Saturday, January 25, 2014

Socrates on doing wrong knowingly (revisited)

To: Ruy R.
From: Geoffrey Klempner
Subject: Socrates on doing wrong knowingly (revisited)
Date: 7th September 2011 13:23

Dear Ruy,

Thank you for your email of 28 August, with your second attempt an essay in response to the question from the University of London BA Ethics: Historical Perspectives module, 'Are there good reasons for Socrates' claim that no person commits unjust acts knowingly?'

It is a good question to ask, whether 'No person commits unjust acts knowingly' entails, or is entailed by 'Weakness of the will is impossible' (not quite the same as 'lack of will', a terminological point), and similarly for the proposition, 'Virtue is knowledge.' You also raise a good point when you consider the possibility of a range of cases of weakness of will which are not concerned with ethics but rather with prudence (what you term the 'individualist perspective').

Let's start with this. As it happens, the second unit of the Pathways Moral Philosophy program looks at the problem of weakness of will in the case of prudential reasoning, before moving on to consider the consequences for our view of moral knowledge. There is some advantage in doing this, because it avoids all those questions about what 'queer' objects (Mackie) moral values might be and how knowledge of these objects necessarily entails right action.

As you observe, we all experience weakness of will. I know that I will be sorry that I didn't heed my doctor's orders, but right now all I want is a stiff drink and to hell with the consequences. Is it plausible that when I sip my third glass of single malt whisky, the knowledge of the irreparable damage it is doing to my liver somehow becomes questionable, merely a view which someone (my doctor) holds but not one that convinces me?

Human beings are like this. You can know a thing but not really *know* it, if you allow your focus to wander, or allow yourself to entertain doubts, however fanciful in the light of overwhelming evidence to the contrary. It is not enough merely to 'know', you have to *focus* on the knowledge, take it to heart.

These are merely common observations from folk psychology, hardly a philosophical theory. But they lend some support to the Socratic idea that knowing, really knowing that I (prudentially OR morally) 'ought' to do X is sufficient for me to do X. If I didn't do X that was because I didn't really 'know'.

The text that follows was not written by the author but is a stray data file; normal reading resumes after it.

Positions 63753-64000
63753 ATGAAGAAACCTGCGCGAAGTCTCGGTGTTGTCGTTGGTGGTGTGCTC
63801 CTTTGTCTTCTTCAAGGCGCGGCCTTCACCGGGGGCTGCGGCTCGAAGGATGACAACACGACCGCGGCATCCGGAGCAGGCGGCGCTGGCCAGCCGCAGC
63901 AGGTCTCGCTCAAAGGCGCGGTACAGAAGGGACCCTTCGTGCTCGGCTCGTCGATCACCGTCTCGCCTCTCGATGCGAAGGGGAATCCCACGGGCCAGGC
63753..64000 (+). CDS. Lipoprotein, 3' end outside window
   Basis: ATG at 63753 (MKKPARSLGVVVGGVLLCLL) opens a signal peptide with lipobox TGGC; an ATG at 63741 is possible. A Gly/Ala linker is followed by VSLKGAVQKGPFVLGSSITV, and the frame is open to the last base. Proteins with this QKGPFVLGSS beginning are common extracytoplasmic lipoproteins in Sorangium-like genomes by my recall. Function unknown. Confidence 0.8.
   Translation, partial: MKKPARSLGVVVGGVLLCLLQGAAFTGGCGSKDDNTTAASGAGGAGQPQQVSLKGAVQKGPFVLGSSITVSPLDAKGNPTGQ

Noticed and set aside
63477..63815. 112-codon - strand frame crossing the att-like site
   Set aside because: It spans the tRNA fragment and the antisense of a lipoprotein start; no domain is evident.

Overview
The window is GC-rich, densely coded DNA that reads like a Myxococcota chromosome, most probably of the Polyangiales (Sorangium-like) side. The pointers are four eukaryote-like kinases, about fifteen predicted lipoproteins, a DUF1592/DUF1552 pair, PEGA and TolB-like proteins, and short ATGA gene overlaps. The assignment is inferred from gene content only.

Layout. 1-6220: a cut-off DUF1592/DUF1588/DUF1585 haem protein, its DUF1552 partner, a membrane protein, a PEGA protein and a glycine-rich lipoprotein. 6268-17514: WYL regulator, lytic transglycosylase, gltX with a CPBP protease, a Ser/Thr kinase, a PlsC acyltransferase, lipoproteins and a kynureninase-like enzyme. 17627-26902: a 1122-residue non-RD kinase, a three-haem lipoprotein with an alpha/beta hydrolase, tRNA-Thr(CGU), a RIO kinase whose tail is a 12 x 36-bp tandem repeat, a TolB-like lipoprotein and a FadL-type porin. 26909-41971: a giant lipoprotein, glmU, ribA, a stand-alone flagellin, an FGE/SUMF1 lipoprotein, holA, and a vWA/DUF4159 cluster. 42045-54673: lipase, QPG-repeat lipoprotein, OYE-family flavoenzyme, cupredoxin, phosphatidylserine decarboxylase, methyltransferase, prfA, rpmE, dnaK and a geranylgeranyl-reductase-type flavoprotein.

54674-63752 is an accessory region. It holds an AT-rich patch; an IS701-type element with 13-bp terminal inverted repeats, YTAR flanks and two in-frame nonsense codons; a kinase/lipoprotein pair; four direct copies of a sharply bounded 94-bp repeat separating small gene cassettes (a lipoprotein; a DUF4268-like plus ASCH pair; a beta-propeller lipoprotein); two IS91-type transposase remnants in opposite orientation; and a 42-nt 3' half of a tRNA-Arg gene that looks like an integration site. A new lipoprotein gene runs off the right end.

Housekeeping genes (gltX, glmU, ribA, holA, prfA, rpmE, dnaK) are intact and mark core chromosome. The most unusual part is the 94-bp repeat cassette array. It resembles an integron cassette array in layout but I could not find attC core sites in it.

The point of starting with prudential examples is that if you can't make the case that prudential knowledge (e.g. that I ought to ease up on my whisky drinking) is sufficient for action, then there is no hope of making the case when we are dealing with examples of putative moral 'knowledge'.

Leaving that aside, we can look at the controversial argument from 'induction' which Socrates uses: 'The man who knows music is a musician... the man who knows justice is just.' I would not put much weight on this argument. It is a dialectical ploy or move, designed to *raise the question* how it could be that a man who allegedly 'knows' justice might not act justly. An expert lyre player can play the lyre badly, if he chooses, just for fun. You could be clever about this and argue that if he really is an expert then his 'bad playing' is done with great expertise. But it really doesn't help the case for justice. An evil tyrant can 'know' what justice is, can recite Plato's Republic and all the arguments for justice, and yet choose to be unjust. Why not?

Here is where the real reasons for Socrates' claim that no person commits unjust acts knowingly come to the fore. We are imagining an individual who knows, and sees, the damage he does to his own soul by acting unjustly, yet (allegedly) 'chooses' to be unjust despite this. Plato would need to show that this is flatly incoherent. Yet it doesn't seem to be.

Behind this is an issue which you don't mention in your essay, the theory of forms. There is a Form of Justice, which exists as an objective metaphysical fact. If you accept the arguments for the existence of the forms (a big 'if') and also accept that there is such a thing as justice, hence a form of Justice, then... what, exactly?

Moral forms are a special case for Plato. Knowing the form of a Horse enables me to recognize any horse when I see one. Why can't the tyrant say that knowing the form of Justice enables him to recognize any example of justice? This is very useful, e.g. if you want to defend your tyrannical regime by imprisoning or killing all persons who show a tendency towards acting justly. I won't labour this point because I talked about this in my previous email.

I think you would get credit in this essay for showing that you see the difficulty of the problem. Examiners are more impressed by this than they are by confident assertion, for or against.

All the best,

Geoffrey